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While the number of people who ride a unicycle is very small, the range of activities performed on them is not. One of the most popular of recent years is Trials Unicycling.

Bike trials is an established form of cycling, where riders attempt to navigate an obstacle course without putting a foot down. Unicycle trials is very much the same thing, only on one wheel instead of two. While the heights, distances and speeds of unicycle trials cannot compare to two wheeled cycles, the skills required are no less impressive.

History

The first unicycle trials event is reputed to have taken place in October 1998, during an annual MUni Weekend in California. The challenge was to traverse a rocky beach down to a lake, wet the tyre, then ride back up. Time penalties were given for dabbing, with the winner being the rider completing the course in the quickest time. The winner of that race was Kris Holm, now the most well known unicyclist in the world.

Since then trials unicycling has grown quickly, likely due to the parallels with bike trials and skateboarding; trials unicycling is just the same but with fewer wheels. Unicycles can be made to do many of the tricks bikes can do, with the added novelty of an uncommon skill. Events in the same style as bike trials events are now more common, with established rules, purpose-built obstacles and dedicated riders. Unicycling films appear every now and then; the set-piece for trials riding is "UNiVERsE - Extreme Unicycling". Bike porn for unicyclists, it features Kris Holm, Dan Heaton and Adam Ryznar jumping up, dropping down and generally inspiring other riders to injure themselves in more and more imaginative ways.

Techniques

Many manoeuvres in trials unicycling involve using the unicycle like a pogo stick, jumping rather than rolling around, standing on the pedals rather than sitting on the seat. Smaller objects can be jumped on from a simple standing jump; larger objects can be assailed by using a pre-hop before, to add extra bounce into the jump.

Extra height can be achieved through converting forward motion into upward motion, in a rolling hop. Terrifying to learn, rolling hops involve riding at speed towards an object, then using weight on the rising back pedal to propel the rider upwards onto the object.

Objects too high to jump straight onto can be climbed in two stages, using a technique called the Pedal Grab. Rather than jump onto the object landing on the wheel, the rider jumps to land on the edge of the object with the pedal, then using that raised position to make the final jump to the top, or "go to rubber". This method can make jumping onto obstacles more than a foot higher than normal possible.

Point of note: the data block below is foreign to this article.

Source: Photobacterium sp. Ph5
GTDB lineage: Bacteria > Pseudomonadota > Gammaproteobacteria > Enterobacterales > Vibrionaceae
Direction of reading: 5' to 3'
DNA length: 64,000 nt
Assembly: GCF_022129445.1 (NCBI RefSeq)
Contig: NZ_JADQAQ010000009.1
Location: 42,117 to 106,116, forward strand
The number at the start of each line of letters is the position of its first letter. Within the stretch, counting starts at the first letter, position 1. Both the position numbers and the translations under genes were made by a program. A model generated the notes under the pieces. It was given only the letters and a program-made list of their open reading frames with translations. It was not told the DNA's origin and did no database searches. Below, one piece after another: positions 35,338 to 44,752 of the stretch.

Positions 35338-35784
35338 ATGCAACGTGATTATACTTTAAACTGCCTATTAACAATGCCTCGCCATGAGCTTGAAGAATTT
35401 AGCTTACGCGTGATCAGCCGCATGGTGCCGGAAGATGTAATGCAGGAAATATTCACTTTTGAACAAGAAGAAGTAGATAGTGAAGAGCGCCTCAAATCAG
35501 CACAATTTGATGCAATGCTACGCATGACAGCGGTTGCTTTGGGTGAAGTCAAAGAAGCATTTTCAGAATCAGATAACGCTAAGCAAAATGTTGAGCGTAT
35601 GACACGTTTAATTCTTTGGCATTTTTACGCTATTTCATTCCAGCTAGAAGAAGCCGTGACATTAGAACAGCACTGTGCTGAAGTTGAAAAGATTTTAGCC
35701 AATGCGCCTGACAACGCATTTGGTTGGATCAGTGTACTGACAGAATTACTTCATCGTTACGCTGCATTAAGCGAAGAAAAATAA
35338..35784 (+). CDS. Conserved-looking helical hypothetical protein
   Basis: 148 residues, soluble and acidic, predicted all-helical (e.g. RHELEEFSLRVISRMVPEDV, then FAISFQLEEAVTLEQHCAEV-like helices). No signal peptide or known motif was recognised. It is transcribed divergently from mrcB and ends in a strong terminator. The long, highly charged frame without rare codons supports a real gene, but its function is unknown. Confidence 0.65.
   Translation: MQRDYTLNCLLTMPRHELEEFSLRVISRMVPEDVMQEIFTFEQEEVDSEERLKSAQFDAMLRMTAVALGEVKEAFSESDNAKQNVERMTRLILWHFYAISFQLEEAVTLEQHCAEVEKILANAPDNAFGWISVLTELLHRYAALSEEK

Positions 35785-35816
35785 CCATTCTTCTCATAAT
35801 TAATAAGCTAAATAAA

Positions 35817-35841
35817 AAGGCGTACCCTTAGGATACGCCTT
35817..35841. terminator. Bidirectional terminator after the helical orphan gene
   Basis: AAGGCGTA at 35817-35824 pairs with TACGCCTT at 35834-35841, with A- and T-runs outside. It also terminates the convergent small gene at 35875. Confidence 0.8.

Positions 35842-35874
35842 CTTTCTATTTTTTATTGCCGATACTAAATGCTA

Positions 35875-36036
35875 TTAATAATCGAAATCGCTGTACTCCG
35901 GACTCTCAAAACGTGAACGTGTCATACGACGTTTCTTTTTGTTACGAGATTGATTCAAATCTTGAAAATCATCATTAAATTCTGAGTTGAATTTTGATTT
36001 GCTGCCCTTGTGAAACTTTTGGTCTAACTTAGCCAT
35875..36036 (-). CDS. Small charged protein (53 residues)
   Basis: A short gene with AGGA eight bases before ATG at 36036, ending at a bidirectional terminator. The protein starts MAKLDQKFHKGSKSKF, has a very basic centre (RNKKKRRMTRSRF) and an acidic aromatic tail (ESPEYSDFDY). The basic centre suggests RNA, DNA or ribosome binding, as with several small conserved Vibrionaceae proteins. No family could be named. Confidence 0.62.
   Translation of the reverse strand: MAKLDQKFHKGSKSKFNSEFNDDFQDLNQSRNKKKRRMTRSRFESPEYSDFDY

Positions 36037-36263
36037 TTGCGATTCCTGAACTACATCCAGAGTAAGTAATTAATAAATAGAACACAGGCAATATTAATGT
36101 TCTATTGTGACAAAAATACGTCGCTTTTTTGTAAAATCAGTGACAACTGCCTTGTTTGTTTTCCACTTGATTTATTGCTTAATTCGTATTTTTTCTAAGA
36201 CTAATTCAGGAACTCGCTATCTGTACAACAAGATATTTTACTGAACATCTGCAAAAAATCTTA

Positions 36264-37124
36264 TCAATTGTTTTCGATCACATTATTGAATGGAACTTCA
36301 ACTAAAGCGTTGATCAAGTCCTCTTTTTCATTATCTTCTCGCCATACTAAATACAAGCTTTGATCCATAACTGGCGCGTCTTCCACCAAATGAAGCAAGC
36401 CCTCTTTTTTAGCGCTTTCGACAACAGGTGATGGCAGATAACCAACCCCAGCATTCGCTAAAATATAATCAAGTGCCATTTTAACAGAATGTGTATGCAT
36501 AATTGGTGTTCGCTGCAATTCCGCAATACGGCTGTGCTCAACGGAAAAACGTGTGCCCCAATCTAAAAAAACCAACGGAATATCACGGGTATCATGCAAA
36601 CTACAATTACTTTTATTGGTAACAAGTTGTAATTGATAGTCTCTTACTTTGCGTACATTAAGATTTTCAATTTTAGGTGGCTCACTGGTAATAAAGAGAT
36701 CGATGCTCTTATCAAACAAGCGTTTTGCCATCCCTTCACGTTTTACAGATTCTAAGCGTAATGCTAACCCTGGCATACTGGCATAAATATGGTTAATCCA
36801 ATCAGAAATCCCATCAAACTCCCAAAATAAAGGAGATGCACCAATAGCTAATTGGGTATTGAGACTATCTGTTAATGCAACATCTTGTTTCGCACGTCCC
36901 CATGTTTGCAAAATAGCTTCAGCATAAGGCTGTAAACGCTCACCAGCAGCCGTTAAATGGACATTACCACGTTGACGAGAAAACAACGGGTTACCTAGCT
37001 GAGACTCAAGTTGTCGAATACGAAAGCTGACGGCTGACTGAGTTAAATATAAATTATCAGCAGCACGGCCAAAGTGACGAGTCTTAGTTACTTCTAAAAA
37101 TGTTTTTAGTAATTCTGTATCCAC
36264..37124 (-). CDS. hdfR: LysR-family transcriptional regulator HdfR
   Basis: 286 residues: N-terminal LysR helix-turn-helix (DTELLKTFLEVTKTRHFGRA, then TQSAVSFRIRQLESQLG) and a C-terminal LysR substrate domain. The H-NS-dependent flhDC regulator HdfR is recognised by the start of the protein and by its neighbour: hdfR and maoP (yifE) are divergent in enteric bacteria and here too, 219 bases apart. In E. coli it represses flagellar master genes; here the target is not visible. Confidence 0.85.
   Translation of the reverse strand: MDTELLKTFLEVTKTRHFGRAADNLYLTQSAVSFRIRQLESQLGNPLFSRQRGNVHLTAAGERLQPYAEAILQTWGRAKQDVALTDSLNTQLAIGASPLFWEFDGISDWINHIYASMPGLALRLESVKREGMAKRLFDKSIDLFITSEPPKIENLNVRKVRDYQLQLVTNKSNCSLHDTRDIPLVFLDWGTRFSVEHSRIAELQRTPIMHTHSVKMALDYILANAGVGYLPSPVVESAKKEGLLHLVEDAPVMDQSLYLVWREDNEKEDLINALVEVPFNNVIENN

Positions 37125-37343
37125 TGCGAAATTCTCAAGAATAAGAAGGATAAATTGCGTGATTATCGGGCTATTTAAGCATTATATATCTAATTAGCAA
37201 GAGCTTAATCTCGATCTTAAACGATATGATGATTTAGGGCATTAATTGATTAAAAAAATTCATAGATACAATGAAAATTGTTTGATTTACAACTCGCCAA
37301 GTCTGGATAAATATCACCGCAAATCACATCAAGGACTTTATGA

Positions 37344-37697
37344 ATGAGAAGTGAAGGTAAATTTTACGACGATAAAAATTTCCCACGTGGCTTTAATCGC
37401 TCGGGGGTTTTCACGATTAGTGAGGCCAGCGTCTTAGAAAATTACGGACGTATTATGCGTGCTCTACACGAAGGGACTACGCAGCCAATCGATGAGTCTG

As well as jumping upwards, jumping sideways, or gapping, is a useful skill. Distances of up to 7 feet can be attained by leaning the unicycle in the direction of the jump and exploding sideways into the jump.

What goes up must come down, and dropping is where the unicycle takes the most abuse. While two-wheeled cycles have leverage of the frame and possibly suspension to absorb the shock of the landing, unicycles have to bear the weight directly on the cranks and axle. Landing with the seat held in front of the rider enables the rider to drop lower,lessening the shock; as does immediately rolling out of the drop, converting as much vertical movement to horizontal movement, and lessening the moment on the cranks.

The Unicycle

The forces involved in performing drops on a unicycle are a large factor in the design of trials unicycles. While the essential shape of a unicycle is retained (admittedly there's not much scope for alterations!), the components are built for much greater strength.

Tyres are wide, and inflated to low pressures, to absorb some of the shock dropping, and also provide a bit of bounce for jumping. Hubs and cranks are immensely strong, to cope with the massive forces acting directly through them when landing. Pedals have pins to ensure the feet do not slip, and to grip onto an object in a pedal grab. Seats are kept low, so as to avoid potentially painful incidents, and often have a handle on the front to offer better control of the unicycle.

Trials unicycling is addictive... when all you have is a trials unicycle, everything is an obstacle. Every bench, wall and step becomes a challenge; all those obscure concrete structures from when grey was in fashion suddenly have a whole new purpose. Teenagers will pick up their skateboards and watch; hell, everybody watches, because they've not seen it before. Great fun.

 

Sources include...

  • First trials event - John Foss, http://www.unicycling.com.
  • UNiVERsE, by Dan Heaton and Adam Ryznar, is available on VHS from http://www.unicycle.com and is well worth a watch.
  • Many helpful people on rec.sport.unicycling and not a small amount of personal experience.

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